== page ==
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SIFF ADVANCE: Tom of Finland - Cinemaholic Movie Reviews
one person's obsessive addiction to film
cinema_holic
cinema_holic
SIFF ADVANCE: Tom of Finland
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Directing: B
Acting: B
Writing: B
Cinematography: B
Editing: B


It's actually disappointing this movie isn't more titillating. If you know anything about Tom of Finland, you know that was basically his intent. This is a gay artist who arguably was the earliest massive influences on gay culture: exaggerated fetish drawings first published in the late fifties, with an enduring presence in gay leather culture particularly from the seventies through the nineties, but which continues to this day.

This is one of those artists who likely still remains largely unknown outside the LGBT community, and such people, I suppose, might be slightly scandalized by some of the drawings shown onscreen in this Finnish film Tom of Finland. For those of us who have already seen plenty of his work, for multitudes of reasons, this film is surprisingly tame. Much has been written of Tom of Finland the artist as well as the work, a great eal of it in academic contexts, looking at the themes and images and how they fit into the context of their time and the evolving state of homophobia and gay acceptance in culture. Honestly, a documentary film that used that as the focus would have been far more illuminating.

This film, on the other hand, tasks itself with telling the story of the man himself. And to be sure, it is a worthy story to tell, although director Dome Karukoski doesn't quite accomplish something of particularly deep or lasting impact. But, it is fascinating to see the story of a man who fought in World War II, engaged in old-school covert gay sex in park bushes, and eventually found a mass audience for his explicit drawings in America, to the point of actual gallery showings.

Tom of Finland impressively spans over a course of decades, which is not usually easy for a film to do without making every part of the story feel gleaned over. We meet the artist, born Touko Laaksonen (played by Pekka Strang), and follow along his journey as he ages over many years. This happens also with his boyfriend, Veli (Lauri Tilkanen), who predictably becomes among the first victims of the AIDS epidemic. The depictions of those suffering from the disease, of which we see only a couple here but it's enough, is limited to slight coughs and visitations to hospital beds. Whether it's the sickness or the aging, though, the makeup is very well done.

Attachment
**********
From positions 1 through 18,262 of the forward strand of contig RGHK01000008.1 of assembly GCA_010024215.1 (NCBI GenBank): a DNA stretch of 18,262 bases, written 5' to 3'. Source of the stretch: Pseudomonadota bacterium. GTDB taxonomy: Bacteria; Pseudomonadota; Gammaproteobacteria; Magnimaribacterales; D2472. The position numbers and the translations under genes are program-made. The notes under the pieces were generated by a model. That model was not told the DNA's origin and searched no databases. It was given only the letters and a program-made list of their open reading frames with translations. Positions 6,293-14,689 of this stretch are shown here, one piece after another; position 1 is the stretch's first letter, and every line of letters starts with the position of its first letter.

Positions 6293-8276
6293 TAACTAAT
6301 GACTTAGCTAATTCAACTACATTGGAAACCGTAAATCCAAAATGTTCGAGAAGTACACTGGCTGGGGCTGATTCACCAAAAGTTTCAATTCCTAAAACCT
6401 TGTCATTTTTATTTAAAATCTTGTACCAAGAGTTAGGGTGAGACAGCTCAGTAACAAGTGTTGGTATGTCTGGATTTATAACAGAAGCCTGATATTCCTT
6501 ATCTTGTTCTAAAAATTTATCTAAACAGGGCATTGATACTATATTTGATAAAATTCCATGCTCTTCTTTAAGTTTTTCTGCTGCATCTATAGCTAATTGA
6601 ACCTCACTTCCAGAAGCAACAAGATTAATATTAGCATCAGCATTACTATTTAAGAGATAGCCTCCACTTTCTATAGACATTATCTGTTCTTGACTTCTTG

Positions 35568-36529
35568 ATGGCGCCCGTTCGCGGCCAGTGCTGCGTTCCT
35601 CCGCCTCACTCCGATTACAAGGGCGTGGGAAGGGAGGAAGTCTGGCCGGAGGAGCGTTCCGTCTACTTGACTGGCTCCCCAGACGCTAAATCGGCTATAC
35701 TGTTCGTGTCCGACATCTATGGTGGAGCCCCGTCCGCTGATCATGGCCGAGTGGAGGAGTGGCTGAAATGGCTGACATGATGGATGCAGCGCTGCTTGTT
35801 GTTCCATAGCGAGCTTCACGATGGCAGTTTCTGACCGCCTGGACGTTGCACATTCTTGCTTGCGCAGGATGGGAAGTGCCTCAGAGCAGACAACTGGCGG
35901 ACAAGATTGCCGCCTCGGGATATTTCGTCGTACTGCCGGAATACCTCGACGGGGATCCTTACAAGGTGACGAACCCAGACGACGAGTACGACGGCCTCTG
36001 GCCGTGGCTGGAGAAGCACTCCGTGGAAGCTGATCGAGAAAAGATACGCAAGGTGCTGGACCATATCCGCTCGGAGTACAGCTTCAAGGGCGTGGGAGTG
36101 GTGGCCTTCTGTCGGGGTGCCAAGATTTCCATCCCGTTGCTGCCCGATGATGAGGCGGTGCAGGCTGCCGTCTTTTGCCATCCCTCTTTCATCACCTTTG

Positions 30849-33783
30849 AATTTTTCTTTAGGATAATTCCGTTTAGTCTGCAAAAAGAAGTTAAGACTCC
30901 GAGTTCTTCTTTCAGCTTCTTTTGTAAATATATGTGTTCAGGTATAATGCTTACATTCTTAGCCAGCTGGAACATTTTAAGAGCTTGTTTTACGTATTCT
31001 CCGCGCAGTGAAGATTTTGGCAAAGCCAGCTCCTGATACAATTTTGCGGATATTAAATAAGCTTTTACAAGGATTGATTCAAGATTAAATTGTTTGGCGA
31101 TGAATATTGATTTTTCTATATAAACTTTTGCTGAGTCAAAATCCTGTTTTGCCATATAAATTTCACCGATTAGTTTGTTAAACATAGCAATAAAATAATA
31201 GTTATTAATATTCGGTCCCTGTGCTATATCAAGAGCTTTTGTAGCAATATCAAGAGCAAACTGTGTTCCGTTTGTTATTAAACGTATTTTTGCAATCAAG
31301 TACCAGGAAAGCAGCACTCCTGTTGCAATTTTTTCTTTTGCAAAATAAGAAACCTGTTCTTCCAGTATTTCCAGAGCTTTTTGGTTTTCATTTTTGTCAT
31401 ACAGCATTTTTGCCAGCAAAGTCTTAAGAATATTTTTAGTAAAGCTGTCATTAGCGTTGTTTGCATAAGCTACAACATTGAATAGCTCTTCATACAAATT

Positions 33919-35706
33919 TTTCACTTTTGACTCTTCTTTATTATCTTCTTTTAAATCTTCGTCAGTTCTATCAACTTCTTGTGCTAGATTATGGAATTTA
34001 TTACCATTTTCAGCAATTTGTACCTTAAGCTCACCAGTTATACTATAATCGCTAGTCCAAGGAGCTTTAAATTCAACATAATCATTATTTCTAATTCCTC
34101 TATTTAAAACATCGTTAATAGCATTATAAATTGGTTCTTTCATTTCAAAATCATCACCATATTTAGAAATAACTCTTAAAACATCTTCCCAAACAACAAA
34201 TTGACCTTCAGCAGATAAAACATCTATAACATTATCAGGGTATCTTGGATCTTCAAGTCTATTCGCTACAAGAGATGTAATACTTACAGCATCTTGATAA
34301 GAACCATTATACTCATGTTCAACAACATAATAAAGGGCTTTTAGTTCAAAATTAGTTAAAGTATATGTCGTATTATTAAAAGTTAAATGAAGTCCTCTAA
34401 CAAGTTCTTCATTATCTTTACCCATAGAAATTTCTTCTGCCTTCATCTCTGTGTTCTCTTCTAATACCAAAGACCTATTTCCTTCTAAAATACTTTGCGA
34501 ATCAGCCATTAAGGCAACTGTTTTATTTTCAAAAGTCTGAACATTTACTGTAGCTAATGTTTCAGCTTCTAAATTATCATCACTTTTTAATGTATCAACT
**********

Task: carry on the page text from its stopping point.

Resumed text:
A key point is made relatively early on, to underscore the kind of challenges Touko faced. When he shows people his drawings as he puts out feelers for potential publication, he notes that when it came to getting this work published in Finland, "It would be easier to get it published in the Vatican." Later, during a trip to Berlin, we're reminded of how very recent the latest World War was at the time: having been arrested for not paying for the room when the man he was with bailed, a German police officer relishes the memory of gassing "scum like you."

So there are certainly hints and references to the context in which this early erotic art was produced, by a man expressing his fantasies in a very oppressive world. Much of the art itself, however, is pulled from focus, and we as viewers are only given fleeting glimpses of it. I'm not saying this movie needed more outright gay porn in it -- and, it should be noted, not all of Tom of Finland's drawings were hardcore explicit, although plenty of it was -- but the movie does kind of seem to miss the point of the impact this art really made.

It's a good story, though, well enough told, and it features characters who felt liberated at a time much less free for gay men than they are now. I suppose this might barely be the right movie about the man for the aforementioned people who don't know about him, as it's certain not to overwhelm anyone. I just happened to want more out of it, a more pointed portrait of the art itself and its impact, whereas Tom of Finland is more concerned with a comparatively generalized portrait of the artist.

Pekka Strang and Lauri Tilkanen find inspiration for TOM OF INLAND.


Overall: B
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